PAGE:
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HP Software's community for IT leaders // September 2012
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Building mobile apps means a focus on cloud security

The rapidly growing number of cloud-based services for mobile apps is a godsend to developers. But what are the security ramifications? Here are four things to consider.
 
Mobile apps represent a kind of gateway drug to the cloud. This is due to developers increasingly leveraging cloud-based services for tasks such as logging, notifications, and billing and payments, allowing them to focus on the app client logic and leave the server-side features to the cloud. The result is faster delivery of a better app, and one that puts the richest available functionality into users’ hands.
 
But what makes it faster and cheaper may also make it riskier: Mobile apps are increasingly dependent on cloud services that the apps team didn’t build, the organization doesn’t own, and the ops team doesn’t even know about. Meaning that to create effective mobile apps, you must have confidence in the cloud.

Given the increasing breadth of the mobile ecosystem, it’s crucial to understand where the weak security links exist. Essentially, there is a threat in every layer: the mobile client, the network and the server. When you use cloud services in a shared environment, you’re at risk from weaker adjacent apps. Many third-party components and web services aren’t secure and perhaps haven’t even been tested. Plus, you may be trusting highly sensitive data—customers’ PINs, passwords, messages, account numbers, photos and documents—to services that you don’t own.
 
Apps teams can’t roll the dice on mobile security. Here’s how to make your own luck when using third-party services in the cloud.

1. Realign priorities around security.

Before you can consider the quality of someone else’s security, you must get your own house in order. Organizations are accustomed to asking, “Will the application work in production?” and “Will it scale and perform well under load?” But now they must ask a third question: “Will it be secure?”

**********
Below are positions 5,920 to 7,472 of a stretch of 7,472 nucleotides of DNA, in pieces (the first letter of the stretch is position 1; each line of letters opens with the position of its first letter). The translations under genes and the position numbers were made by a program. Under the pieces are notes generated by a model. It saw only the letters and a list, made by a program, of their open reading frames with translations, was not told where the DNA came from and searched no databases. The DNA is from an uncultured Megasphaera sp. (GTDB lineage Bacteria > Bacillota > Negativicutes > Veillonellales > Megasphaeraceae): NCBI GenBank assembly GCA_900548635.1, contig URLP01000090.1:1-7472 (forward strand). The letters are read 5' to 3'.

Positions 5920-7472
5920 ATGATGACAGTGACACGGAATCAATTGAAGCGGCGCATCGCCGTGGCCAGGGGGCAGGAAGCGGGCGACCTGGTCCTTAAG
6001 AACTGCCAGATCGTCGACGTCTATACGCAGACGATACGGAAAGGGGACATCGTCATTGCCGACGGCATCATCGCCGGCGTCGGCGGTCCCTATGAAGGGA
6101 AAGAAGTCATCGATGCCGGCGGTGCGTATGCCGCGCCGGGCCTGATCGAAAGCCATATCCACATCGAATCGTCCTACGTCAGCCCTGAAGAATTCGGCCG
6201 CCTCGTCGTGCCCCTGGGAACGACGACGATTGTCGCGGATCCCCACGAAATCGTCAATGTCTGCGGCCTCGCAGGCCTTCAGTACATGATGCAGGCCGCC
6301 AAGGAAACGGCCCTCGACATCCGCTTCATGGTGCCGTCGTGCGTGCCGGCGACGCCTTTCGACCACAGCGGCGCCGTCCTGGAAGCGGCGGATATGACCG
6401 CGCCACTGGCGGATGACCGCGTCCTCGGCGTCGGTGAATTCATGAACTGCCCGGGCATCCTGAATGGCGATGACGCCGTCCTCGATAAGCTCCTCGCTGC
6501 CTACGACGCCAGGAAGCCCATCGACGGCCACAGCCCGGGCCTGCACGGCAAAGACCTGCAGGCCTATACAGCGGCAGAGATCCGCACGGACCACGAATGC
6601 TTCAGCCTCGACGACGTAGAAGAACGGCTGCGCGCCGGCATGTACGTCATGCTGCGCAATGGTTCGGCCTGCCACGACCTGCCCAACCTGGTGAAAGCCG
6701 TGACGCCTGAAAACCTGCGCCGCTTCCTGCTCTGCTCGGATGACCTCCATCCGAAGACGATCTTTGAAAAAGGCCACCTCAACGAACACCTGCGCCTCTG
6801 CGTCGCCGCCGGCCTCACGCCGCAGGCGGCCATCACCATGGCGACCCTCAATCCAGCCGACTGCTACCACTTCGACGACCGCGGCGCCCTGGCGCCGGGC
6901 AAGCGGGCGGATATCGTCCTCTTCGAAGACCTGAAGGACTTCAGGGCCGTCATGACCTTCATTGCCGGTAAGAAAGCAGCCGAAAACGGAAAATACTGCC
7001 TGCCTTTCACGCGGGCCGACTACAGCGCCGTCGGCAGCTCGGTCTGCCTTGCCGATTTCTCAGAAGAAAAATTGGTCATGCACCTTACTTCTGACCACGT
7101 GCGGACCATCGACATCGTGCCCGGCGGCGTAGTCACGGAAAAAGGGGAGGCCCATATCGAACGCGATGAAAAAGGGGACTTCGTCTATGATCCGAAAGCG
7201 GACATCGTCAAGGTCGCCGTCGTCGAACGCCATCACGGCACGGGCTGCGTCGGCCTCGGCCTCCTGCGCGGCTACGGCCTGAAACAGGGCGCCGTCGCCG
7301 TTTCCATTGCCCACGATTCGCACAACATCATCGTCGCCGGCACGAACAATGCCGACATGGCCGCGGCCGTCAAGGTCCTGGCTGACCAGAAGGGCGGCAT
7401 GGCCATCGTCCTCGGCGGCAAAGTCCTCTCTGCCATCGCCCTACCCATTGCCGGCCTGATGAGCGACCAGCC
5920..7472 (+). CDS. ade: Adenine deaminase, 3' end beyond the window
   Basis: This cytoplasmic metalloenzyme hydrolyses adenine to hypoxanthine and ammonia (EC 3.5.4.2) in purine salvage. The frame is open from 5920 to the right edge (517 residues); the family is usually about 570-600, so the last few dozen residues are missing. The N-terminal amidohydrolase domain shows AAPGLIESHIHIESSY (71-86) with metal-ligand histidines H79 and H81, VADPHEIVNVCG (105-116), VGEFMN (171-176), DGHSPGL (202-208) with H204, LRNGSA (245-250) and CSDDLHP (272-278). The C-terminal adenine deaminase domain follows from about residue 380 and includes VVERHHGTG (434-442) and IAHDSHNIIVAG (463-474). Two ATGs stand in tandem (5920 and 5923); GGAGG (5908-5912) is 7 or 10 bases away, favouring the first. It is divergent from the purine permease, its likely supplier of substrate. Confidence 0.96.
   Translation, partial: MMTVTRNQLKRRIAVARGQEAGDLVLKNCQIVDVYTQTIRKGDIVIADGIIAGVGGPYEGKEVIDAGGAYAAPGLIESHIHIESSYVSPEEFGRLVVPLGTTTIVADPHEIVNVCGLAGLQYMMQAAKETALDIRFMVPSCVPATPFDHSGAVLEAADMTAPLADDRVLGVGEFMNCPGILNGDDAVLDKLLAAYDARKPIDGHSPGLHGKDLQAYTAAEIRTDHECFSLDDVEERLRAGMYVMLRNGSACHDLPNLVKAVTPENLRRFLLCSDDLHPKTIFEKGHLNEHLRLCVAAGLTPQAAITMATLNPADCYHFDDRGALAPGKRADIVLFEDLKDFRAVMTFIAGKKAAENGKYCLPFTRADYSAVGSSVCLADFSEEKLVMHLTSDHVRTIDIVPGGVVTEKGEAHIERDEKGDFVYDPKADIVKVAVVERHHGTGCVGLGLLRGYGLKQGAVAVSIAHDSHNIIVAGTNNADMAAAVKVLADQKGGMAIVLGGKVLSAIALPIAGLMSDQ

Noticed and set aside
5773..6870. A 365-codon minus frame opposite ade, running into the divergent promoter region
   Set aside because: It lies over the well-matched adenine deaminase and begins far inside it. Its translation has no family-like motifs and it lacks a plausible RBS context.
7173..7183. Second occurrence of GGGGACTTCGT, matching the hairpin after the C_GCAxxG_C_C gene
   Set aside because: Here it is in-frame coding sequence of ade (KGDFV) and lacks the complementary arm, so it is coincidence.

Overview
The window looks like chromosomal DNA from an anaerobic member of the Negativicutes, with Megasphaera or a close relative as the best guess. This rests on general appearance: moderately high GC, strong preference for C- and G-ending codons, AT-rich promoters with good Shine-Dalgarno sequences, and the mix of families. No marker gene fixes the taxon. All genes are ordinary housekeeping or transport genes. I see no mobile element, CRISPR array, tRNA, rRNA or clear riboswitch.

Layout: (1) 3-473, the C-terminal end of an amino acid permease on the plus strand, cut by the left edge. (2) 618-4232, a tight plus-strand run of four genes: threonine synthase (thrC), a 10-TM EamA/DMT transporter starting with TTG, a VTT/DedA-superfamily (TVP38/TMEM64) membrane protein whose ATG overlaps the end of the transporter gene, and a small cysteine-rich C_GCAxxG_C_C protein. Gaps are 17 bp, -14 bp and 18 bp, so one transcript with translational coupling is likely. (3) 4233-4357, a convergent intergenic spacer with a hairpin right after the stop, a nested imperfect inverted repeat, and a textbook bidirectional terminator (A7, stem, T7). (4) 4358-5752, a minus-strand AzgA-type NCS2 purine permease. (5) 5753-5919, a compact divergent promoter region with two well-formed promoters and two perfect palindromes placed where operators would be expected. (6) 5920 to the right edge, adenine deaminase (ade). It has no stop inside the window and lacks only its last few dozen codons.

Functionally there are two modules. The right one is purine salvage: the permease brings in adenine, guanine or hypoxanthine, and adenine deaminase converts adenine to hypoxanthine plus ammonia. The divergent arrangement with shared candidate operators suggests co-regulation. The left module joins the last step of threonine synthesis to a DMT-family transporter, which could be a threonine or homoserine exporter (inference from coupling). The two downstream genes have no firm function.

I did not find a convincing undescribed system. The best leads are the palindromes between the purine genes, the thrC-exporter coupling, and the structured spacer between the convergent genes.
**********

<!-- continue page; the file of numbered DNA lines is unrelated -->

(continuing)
2. Address the application fundamentals.

Now that you’re asking questions about your applications’ security, you’d do well to actively improve it. Ensure that your developers are coding with security in mind, starting before they ever write that first line of code. Aside from the security benefit, you will also increase development productivity, because you’ll avoid the rework that inevitably comes when you add in security after the fact. And with the time you save, you can spend valuable development resources and time on innovation instead of firefighting, troubleshooting and fixing vulnerabilities.
 
Also, developers must pay attention to security when selecting and consuming external services. Understand your IT team’s policies on third-party procurement, particularly as they relate to security, and ask your vendors to prove they provide the security you need.

3. Secure the stack.

Next, you’ll want to ensure that you’ve secured the entire mobile stack, from the mobile device to the server, including the communications between the two. Know where you’re using credentials and sensitive data; track them through the device, network and back end; then test all of those components for security.
 
Use software that can help you pinpoint with line-of-code precision the root cause of potential vulnerabilities in apps developed for the most commonly used smartphone platforms. Use static analysis tools during development, and run dynamic security analyses to security-test the web services that will interact with your mobile apps.

4. Don’t leave it up to someone else.

As your developers continue to take advantage of cloud services for mobile apps, you might wonder how you can be certain that it’s OK to trust a particular cloud service. The answer is simple: You can’t be certain. That’s why you have to do what you can on your side.
 
For more on security in the cloud, learn about HP’s cloud management and security solutions, and for more on securing mobile applications, visit Fortify’s mobile security page.


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